Students Lend A Helping Hand

6th Grader – Bishop Elie and 7th Grader – Joshua Robinson take a break with Gershwin – School Dog.

The ancient Greek, Dionysius of Syracuse, once recounted of how plain and unseasoned the food of the Spartans was compared to the food found in other of the Greek city-states. He would go on to explain that the Spartans required no seasoning for their food, often pain broth and porridge, because they would work so hard during the day and always push themselves to the limit with “hard-hunting, labor, sprinting, and sweating” that they would build up such a hunger and thirst, so any food would taste like a banquet. Unlike the ancient Spartans, we don’t push our students to hunger and thirst however, we do encourage a strong sense or responsibility and work-ethic.

            “Hard work can be a virtue unto itself” stated Mr. Alec Lawlor, SJN’s History and Humanities teacher and the organizer of the weekend service project. “We want our students to learn that problem solving, and ‘stick-to-itiveness’ are helpful skills in coping with and overcoming each challenge they may face in life.”

Students were invited to the school on a Friday off to help teachers clean-out classrooms and move materials to get ready for the 4th and Final Quarter of the school year. This involved hauling boxes and books and tossing out some old and broken school equipment from years past. “I enjoy helping. Working hard to achieve something feels good and I’m proud to help others” mused Bishop Elie – 6th Grade Student, when asked how felt about giving up a day off.

            “Selfless actions, like this, show that their hearts are truly in the spirit of what we do at SJN.” observed Kaitlin Streb, SJN’s Science and Art instructor. “Our students could be doing a billion other things at home and yet they came here to help their teachers. That speaks volumes about their character and who they want to be.”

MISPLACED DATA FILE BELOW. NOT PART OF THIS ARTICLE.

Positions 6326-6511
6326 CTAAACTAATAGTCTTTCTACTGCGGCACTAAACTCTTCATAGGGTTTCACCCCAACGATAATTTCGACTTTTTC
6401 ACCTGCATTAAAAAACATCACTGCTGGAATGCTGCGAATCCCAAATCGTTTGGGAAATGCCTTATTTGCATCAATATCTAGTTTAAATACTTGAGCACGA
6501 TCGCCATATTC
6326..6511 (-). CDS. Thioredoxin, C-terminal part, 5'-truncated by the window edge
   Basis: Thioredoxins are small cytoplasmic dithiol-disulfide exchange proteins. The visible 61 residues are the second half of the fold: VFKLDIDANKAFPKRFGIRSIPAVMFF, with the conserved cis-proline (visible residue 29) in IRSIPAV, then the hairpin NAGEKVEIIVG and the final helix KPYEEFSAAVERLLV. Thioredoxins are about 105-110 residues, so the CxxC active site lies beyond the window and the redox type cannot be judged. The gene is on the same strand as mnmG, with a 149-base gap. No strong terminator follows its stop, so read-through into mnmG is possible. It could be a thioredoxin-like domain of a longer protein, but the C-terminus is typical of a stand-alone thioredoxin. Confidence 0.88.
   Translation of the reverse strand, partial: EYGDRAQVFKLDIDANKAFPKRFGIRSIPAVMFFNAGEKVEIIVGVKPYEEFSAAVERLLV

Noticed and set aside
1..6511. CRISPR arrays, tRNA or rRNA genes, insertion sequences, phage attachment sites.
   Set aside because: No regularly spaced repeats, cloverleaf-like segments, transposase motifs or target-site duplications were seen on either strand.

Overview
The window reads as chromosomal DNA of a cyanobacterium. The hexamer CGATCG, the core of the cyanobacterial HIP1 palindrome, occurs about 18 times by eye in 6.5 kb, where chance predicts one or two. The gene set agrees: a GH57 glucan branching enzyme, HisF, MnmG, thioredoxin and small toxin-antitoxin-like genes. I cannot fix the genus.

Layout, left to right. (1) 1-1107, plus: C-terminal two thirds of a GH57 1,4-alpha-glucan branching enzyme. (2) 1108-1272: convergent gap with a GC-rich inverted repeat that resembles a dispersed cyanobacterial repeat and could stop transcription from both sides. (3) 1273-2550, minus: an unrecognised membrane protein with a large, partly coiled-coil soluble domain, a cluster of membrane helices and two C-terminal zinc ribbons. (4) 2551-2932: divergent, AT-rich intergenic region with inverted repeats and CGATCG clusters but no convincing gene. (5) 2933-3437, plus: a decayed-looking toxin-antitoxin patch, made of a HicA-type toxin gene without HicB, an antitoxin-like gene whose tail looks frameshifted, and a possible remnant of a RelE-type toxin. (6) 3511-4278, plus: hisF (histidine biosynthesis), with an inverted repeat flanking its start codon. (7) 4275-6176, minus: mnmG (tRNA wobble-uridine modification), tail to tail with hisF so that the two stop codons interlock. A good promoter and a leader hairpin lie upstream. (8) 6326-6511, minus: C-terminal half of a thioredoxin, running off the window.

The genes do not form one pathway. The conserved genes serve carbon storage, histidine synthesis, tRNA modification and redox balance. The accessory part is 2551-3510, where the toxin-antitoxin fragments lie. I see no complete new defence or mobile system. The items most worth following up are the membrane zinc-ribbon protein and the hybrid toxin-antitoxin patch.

The volunteers were rewarded for their hard work with pizza and some fun play time in the gym with Gershwin, SJN’s unofficial School Dog. (There was even word of one teacher handing out Homework passes to the volunteers. “Not that the volunteers need them. Because they don’t” the Anonymous teacher was reported in saying.

            When asked what lessons can be learned by moving boxes around, Mr. Lawlor commented, “Vocation is central to what I was taught while being brought-up in a Lutheran School.” He went on to explain, “It’s [vocation] the idea that we, as Christians, best serve God by serving our neighbor. By serving the world.”

            Martin Luther’s Doctrine of Vocation, to love and serve our neighbors, has been central to Luther teachings for the past 500 years. It is central to what we teach and instill in our students at SJN. The concept of vocation or service is important in teaching skills that help students, not only learn, but to resist narcissism and selfishness. Vocation is also important in teaching students empathy and kindness. Or, as Theologian Uwe Siemon-Netto put it, “The doctrine of vocation endeavors to turn the human mind away from the self and toward the neighbor.”

David Peck

Principal of St. John Nottingham Lutheran School

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Volume 12, Issue 4, Posted 4:35 PM, 04.01.2020